Chapter 14 – Take Aways Bargaining can be modeled as either a simultaneous or sequential game. A player can gain an advantage by shifting a simultaneous-move game to a sequential-move game. Credible commitments are difficult to make because they require players to commit to a course of action against their self-interest. Thus, the best threat is one you never have to use.
Chapter 14 – Take Aways The strategic view of bargaining focuses on how the outcome of bargaining games depends on who moves first and who can commit to a bargaining position, as well as whether the other player can make a counteroffer. The nonstrategic view of bargaining does not focus on the explicit rules of the game to understand the likely outcome of the bargaining. This view focuses on the gains from bargaining relative to alternatives. The gains from bargaining relative to the alternatives to bargaining determine the terms of any bargain. Anything you can do to increase your opponent’s gains from reaching agreement or to decrease your own will improve your bargaining position.
Review of Chapter 13 Equilibria are likely outcomes of games Learn to avoid bad equilibria Sequential games First-mover advantage Credible commitments Simultaneous games Best response computation Prisoners’ dilemma Tension between conflict and cooperation Repeated games Be nice Be forgiving Be easily provoked Don’t be envious Be clear Other games
Introductory Anecdote Rhode Island Employee Pharmaceutical Benefits Blue Cross/Blue Shield signed contract with PharmaCare to provide pharmaceutical benefits to Rhode Island state employees PharmaCare assembled small network of providers Excluded providers complained Governor expressed support for freedom of choice But, providing freedom of choice destroyed bargaining power to gain lower prices
Bargaining (Simultaneous Game) Management and labor are bargaining over a fixed sum of $200 million Two possible strategies available to each player: “bargain hard” or “accommodate” If both bargain hard, no deal is reached If both accommodate, then they split the gains from trade. If one player bargains hard and the other accommodates, then the player who bargains hard takes 75% of the “pie”
Bargaining (Simultaneous Game) Two equilibria in this game Management prefers the lower-left equilibrium Labor prefers the upper-right. Game of “Chicken”
Bargaining Game: First Mover Advantage... Management “wins” by moving first and making a low offer
Bargaining Game: First Mover Advantage Union “wins” by credibly committing to strike if a low offer is made
A Nonstrategic View of Bargaining Outcome of bargaining “games” dependent on rules of the game; in real life, the rules are not always clear. John Nash proved that any reasonable outcome, z, would maximize the product of the bargainers’ surplus: [S 1 (z) – D 1 ][(S 2 (z) – D 2 ], S i (z) is the value of reaching agreement z D i is “disagreement value,” or pay-off if no agreement is reached The gains from bargaining relative to the alternatives to bargaining, determine the terms of any bargain To increase your bargaining power, you increase your opponent’s surplus Or decrease your own If your rival has more to gain by agreeing, he becomes “weaker”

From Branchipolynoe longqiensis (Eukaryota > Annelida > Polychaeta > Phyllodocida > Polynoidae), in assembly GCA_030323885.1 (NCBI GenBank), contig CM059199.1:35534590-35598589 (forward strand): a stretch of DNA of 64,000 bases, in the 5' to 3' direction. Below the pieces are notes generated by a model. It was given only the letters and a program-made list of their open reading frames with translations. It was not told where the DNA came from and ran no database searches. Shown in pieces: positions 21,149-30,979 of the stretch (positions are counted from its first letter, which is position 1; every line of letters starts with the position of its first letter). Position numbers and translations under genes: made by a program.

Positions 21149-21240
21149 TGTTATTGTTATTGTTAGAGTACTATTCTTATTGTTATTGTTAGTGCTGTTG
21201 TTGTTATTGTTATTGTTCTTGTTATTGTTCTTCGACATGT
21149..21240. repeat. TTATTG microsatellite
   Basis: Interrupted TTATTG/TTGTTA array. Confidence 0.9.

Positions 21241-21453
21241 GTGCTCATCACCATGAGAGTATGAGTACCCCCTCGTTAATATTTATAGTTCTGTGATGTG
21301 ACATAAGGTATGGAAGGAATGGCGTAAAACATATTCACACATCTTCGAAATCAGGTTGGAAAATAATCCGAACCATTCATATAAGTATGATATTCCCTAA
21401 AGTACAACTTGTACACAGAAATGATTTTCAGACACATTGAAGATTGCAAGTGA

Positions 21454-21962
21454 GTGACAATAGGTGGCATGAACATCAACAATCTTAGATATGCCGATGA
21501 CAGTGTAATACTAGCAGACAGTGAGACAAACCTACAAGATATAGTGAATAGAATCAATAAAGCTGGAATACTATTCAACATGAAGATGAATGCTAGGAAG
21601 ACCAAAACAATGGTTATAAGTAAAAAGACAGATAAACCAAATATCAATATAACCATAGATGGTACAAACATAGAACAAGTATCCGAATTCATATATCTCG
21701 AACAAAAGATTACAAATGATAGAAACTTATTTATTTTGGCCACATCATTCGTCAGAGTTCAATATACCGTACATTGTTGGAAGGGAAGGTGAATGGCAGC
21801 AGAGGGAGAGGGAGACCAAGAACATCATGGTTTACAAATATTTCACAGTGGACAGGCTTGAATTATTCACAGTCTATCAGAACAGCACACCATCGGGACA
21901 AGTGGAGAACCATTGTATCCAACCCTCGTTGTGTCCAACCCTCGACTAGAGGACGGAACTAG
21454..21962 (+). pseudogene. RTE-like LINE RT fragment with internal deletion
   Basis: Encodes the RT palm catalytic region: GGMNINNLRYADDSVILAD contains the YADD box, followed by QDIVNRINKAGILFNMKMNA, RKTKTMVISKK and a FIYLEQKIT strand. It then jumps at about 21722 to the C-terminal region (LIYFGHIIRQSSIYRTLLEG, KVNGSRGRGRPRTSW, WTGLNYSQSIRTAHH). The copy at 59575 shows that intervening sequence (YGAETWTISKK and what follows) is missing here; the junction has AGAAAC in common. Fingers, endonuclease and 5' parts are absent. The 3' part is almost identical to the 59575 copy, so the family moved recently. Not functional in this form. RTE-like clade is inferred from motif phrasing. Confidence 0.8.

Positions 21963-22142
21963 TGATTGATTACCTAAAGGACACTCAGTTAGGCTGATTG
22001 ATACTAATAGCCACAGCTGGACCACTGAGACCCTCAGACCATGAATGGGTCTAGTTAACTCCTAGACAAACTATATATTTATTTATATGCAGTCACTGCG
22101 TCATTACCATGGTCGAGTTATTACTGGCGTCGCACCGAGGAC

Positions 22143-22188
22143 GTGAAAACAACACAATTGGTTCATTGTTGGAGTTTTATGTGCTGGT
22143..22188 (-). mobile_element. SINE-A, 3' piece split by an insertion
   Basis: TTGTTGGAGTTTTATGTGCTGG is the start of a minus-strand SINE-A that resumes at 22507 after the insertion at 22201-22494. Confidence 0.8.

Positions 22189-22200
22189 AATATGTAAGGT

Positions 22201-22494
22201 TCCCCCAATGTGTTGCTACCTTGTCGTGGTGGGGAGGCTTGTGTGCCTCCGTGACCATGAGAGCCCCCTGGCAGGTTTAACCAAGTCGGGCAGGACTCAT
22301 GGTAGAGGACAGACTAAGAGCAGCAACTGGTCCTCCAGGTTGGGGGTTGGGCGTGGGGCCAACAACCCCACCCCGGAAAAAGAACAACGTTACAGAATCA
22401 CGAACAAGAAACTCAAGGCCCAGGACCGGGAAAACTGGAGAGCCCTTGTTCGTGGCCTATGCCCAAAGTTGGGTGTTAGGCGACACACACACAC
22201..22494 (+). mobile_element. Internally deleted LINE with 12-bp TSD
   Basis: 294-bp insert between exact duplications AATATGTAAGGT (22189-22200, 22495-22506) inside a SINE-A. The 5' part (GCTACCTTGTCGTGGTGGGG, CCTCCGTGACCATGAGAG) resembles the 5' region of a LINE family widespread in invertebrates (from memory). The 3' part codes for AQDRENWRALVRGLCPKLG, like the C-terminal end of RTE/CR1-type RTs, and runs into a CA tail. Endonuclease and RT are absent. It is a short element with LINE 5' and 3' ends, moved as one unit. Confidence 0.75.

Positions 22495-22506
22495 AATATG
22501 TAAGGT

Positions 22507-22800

Improving Bargaining Position Discussion Question: When is the best time to ask for a raise? Discussion Question: When is the best time to buy a car? Discussion Question: How can mergers or acquisitions improve bargaining power?
Merger Bargaining Example Managed care plan markets its network to an employer Price is $100 if it contains either of two merging hospitals Price is $120 if it contains both No sale without one of the hospitals Gain to the managed care plan from adding either of the hospitals to its network when it already has the other is $20 Nash bargaining solution predicts is evenly split Each hospital gets $10 for joining the managed care network Now suppose the hospitals merge and bargain together The managed care plan can no longer drop one of the hospitals, so the gain from striking a bargain with the merged hospital is the full $120 Gain is evenly split in the Nash bargaining solution The merged hospitals thus receive $60, while the separate merging hospitals received only $20
Alternate Intro Anecdote Under the 2002 CHAOS (Create Havoc Around Our System) plan, flight attendants threatened to either stage a mass walkout for several days or to strike individual flights of Midwest Express, with no advance warning to either customers or management. Midwest Express reaction Cancelled all flight attendant vacations Threatened to lock out any employee who participated in the strike effort Flight attendant union promised funding from its strike fund to support any attendant who ended up locked out. The biggest strength of the union’s threat was that it could be effective without full implementation. The mere threat of random strikes was enough to push passengers to other airlines. Within 30 days of announcing implementation of CHAOS, the union successfully negotiated a new contract.
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